Talcum Powder May Not Be Safe – The Alternatives


Some recent, big lawsuits have been making news lately because they are over an ordinary hygiene product that many of us use: baby powder. The cases are over whether or not companies like Johnson & Johnson knew that their talcum powder products could cause cancer with regular use. Much of the evidence indicates that these products can contribute to cancer, especially after decades of using it.

Regular Talcum Powder Use Increases Risk for Ovarian Cancer

Thousands of people, mostly women, have started lawsuits against Johnson & Johnson over cancer. Most often the cases involve ovarian cancer. Some women who used baby powder regularly, often for decades, on their genital area, developed this kind of cancer.

Companies, like Johnson & Johnson, that make talcum powder products have insisted that they are safe and there is no connection to cancer, but the evidence says otherwise. One study, for example, looked at thousands of women and found that those who used baby powder regularly had a 30 percent increased chance of developing ovarian cancer. Other studies have actually found particles of talc in the ovarian tumors of women who died from this cancer.

In one lawsuit, in which the jury awarded the plaintiff $72 million, her lawyers presented evidence to back up concerns about ovarian cancer. The evidence came from internal memos that showed Johnson & Johnson executives knew that their talcum powder was contaminated with asbestos.

Your Baby Powder May Contain Asbestos

Talcum powder is made from the mineral talc, which is usually mined. It then gets ground down into a fine powder that is useful for preventing friction and absorbing moisture. The talc itself is largely harmless, although inhaling the small particles may cause some respiratory irritation.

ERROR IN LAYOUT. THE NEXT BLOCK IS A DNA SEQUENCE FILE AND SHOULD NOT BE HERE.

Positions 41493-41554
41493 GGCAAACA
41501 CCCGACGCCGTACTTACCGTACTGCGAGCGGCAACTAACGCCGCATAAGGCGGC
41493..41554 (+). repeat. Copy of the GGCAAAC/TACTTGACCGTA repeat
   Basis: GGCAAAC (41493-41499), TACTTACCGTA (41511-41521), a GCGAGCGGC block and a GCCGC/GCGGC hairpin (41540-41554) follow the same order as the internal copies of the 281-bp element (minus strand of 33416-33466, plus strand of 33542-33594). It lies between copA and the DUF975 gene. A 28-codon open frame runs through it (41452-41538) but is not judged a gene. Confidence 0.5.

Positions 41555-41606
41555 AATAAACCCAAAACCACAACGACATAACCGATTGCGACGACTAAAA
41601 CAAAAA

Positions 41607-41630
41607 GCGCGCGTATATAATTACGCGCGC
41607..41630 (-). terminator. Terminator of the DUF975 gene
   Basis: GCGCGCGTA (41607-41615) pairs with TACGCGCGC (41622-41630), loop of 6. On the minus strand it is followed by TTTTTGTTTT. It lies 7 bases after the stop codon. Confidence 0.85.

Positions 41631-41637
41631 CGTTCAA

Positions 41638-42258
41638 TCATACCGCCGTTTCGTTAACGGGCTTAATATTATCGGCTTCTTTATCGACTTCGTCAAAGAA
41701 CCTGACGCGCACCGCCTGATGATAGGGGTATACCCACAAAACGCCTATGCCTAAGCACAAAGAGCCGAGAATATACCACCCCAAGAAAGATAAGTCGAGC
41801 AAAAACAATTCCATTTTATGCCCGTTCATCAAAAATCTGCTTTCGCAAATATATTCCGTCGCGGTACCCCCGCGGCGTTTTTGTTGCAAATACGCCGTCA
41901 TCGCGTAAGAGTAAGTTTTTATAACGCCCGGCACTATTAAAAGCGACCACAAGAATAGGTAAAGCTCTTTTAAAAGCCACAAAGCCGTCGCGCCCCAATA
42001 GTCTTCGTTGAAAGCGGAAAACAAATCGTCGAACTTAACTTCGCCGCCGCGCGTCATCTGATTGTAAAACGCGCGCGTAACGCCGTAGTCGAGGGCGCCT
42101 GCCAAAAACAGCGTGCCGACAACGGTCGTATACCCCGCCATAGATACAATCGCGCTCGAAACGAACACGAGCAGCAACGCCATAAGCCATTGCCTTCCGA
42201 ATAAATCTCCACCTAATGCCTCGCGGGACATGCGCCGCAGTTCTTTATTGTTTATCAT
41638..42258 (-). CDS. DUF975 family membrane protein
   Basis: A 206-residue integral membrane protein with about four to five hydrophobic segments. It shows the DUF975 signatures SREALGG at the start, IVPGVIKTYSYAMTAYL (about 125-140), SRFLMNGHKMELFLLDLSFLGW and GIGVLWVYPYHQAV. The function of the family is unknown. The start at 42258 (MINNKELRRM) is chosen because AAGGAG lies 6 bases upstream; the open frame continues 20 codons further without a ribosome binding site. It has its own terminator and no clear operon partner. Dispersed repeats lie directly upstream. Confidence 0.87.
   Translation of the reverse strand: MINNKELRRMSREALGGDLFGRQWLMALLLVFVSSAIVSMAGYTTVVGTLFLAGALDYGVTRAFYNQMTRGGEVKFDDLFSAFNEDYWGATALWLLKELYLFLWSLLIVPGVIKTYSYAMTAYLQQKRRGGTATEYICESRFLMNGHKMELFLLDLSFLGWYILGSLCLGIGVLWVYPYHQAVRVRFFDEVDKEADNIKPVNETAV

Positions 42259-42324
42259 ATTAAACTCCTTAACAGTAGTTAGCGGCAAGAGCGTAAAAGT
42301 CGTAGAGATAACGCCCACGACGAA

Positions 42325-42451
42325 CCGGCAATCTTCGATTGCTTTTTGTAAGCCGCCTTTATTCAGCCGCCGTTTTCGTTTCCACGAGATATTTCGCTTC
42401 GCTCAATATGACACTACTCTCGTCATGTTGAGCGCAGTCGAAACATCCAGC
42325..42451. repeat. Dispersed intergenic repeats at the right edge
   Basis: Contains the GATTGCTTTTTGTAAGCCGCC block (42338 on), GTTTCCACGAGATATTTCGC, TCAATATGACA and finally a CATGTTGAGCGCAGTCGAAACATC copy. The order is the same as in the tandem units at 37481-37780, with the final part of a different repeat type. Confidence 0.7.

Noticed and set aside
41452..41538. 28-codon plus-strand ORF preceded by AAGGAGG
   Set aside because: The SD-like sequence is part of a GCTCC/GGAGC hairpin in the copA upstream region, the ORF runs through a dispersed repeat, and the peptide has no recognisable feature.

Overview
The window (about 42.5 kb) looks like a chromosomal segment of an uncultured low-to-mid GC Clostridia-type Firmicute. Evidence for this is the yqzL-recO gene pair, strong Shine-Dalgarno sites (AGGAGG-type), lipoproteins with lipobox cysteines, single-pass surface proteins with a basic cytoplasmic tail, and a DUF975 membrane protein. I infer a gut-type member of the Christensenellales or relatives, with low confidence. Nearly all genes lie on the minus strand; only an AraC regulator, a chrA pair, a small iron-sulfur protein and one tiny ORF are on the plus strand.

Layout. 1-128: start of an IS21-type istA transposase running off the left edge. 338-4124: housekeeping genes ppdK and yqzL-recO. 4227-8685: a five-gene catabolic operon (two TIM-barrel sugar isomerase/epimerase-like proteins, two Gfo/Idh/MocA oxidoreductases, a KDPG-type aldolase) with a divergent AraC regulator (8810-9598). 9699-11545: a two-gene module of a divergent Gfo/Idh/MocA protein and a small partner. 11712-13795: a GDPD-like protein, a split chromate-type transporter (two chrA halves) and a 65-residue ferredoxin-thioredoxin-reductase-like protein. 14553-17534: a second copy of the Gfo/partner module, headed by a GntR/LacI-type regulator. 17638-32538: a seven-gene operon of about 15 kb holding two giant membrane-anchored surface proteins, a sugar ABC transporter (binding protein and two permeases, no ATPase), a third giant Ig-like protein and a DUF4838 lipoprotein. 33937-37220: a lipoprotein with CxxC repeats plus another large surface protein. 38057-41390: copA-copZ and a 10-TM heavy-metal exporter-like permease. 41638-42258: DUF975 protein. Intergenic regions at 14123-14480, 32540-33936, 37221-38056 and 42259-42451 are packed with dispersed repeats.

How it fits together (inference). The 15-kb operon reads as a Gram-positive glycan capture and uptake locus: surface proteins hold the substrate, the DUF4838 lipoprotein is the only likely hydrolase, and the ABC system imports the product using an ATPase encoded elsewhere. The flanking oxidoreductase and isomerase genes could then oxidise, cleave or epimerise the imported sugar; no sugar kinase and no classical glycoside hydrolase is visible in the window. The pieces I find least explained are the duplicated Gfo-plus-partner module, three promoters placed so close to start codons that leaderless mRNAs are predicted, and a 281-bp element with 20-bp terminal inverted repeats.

What is in talcum powder that may be the culprit in contributing to cancer is asbestos. Also a mineral, asbestos can be found in natural talc deposits. In the 1970s the Personal Care Products Council stated that all hygiene products made with talc should be asbestos-free.

Unfortunately there aren’t actually any laws or regulations that force companies that make these products to assure they are free of asbestos. Studies have found that randomly-tested talcum powder products do often contain at least trace amounts of this harmful mineral.

Asbestos is a mineral that is known to cause cancer in some people exposed to it. It is most often associated with mesothelioma, a rare cancer that most often develops in people who worked around asbestos for years. However, the presence of asbestos in baby powder may explain why some people get diagnosed with any type of cancer, including ovarian cancer, after years of use.

Safer Alternatives to Talcum Powder

Women who have used talcum powder for years could be at risk for cancer, but another concern is for babies. Baby powder is a common way to prevent rashes and keep babies comfortable. But, the risks may be too high for some parents to accept. Some less risky alternatives for anyone, babies and adults, include corn starch, tapioca starch, baking soda, oat flour, arrowroot starch, kaolin clay, and rice starch. You can also find commercial baby powders that do not use talc.

The risk of developing cancer from using talcum powder is alarming. There is real, solid evidence that talc can contain asbestos and that it contributes to the development of ovarian cancer. This is reason enough to try something different. Safer alternatives absorb moisture and reduce friction, just like talcum powder.